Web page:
Cure: None Physical exercise, healthy loss of weight & diet control
Treatment: Insulin Injections, dietary plan, regular check up of blood sugar levels, daily exercise Goals: optimal glucose, prevent/treat chronic complications, enhance health with food/PA, individual nutrition needs Diet, exercise, weight loss, and in many cases medication. Insulin Injections may also be used, SMBG
Dependency: Insulin-dependent Not insulin-dependent
Onset: Rapid (weeks) Slow (years)

Table 1.

Comparison between type 1 diabetes and type 2 diabetes

[Reference, American Diabetes Association-Executive Summary-2012, A-348]


3. Prevalence of type 2 diabetes

The prevalence of type 2 diabetes has dramatically increased in parallel in rising prevalence of obesity (Figures 1 and 2), and it increases with obesity (Figure 3). Rates of diabetes in 1985 in worldwide were estimated at 30 million, increasing to 135 million in 1995 and 217 million in 2005 [17]. This increase is believed to be primarily due to the global population aging, a decrease in exercise, and increasing rates of obesity [18].

The prevalence of diabetes is recognized as a global epidemic by the World Health Organization (WHO) [19]. The World Health Organization (WHO) has reported 346 million people worldwide had diabetes in 2004. Globally as of 2010 it was estimated that there were 285 million people with type 2 diabetes, and this is equivalent to about 6% of the world’s adult population [18]. In 2010, diabetic patients were estimated as 316 million people worldwide, and this is equivalent to about 6% of the world’s adult population. Importantly, the National Diabetes Fact Sheet 2011 by Centers for Disease Control and Prevention (CDC) pointed out 7.0 million American people (27% of those with diabetes) were not diagnosed and an estimated 79 million Americans have pre-diabetes, indication that much more of the population were affected by diabetes [20, 21]. An estimated 3.4 million people died from consequences of diabetes in 2004, which more than 80% of diabetes deaths occurs in low- and middle-income countries, and diabetes deaths will increase by double between 2005 and 2030 [22]. The five countries with the greatest number of people with diabetes as of 2000 are India, China, the United States, Indonesia, and Japan. Diabetes is common both in the developed and the developing world, but not in the underdeveloped world. Women seem to be at a greater risk as do certain ethnic groups such as South Asians, Pacific Islanders, Latinos, and Native Americans [18]. This may be due to enhanced sensitivity to a Western lifestyle in certain ethnic groups [23].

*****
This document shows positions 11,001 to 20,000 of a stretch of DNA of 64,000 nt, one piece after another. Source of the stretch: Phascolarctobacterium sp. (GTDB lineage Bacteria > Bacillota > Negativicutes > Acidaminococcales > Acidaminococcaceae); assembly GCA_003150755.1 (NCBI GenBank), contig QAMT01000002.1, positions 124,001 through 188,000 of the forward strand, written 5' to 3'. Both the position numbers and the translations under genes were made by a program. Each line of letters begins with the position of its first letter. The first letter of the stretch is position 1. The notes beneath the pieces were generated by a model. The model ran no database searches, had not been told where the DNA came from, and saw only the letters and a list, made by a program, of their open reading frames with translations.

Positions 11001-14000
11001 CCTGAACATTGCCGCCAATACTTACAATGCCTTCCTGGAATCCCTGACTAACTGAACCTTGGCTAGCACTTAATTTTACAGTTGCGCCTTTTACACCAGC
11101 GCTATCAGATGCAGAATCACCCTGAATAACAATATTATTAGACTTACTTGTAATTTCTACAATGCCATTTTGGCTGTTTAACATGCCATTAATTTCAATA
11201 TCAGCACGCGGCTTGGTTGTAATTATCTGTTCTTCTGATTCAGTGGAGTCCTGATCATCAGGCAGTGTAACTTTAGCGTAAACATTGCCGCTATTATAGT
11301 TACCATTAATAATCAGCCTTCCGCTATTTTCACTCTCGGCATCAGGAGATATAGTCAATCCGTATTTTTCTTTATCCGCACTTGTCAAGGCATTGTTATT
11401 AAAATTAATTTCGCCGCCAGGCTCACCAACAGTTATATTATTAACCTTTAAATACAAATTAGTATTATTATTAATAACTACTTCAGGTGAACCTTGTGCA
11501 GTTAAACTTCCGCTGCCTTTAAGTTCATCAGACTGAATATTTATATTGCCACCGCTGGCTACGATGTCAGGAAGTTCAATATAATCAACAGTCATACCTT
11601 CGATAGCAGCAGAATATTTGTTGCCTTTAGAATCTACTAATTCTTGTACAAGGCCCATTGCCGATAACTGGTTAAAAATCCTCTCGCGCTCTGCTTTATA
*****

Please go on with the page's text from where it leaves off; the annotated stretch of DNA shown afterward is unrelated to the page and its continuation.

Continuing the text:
4. What causes type 2 diabetes?

Many epidemiological studies showed a strong association between obesity and type 2 diabetes, however it is also true that not all obese individuals have type 2 diabetes [20]. Majority of the onset and development of type 2 diabetes is caused by a combination of lifestyle and genetics. Other confounders are also reported to relate to the onset and development of type 2 diabetes: i.e. lack of sleep [16], which has been linked to type 2 diabetes through its effect on metabolism [15], nutritional status of a mother during fetal development may also play a role, with one proposed mechanism being that of altered DNA methylation [24]. While some are under personal control, such as diet and obesity, others, such as increasing age, female gender, and genetic susceptibility, is not. The followings are several causes known for type 2 diabetes.

4.1. Lifestyle

A number of lifestyle factors are known to be important to the development of type 2 diabetes, including obesity, lack of physical activity (sedentary life style) [12], poor diet, stress, and urbanization.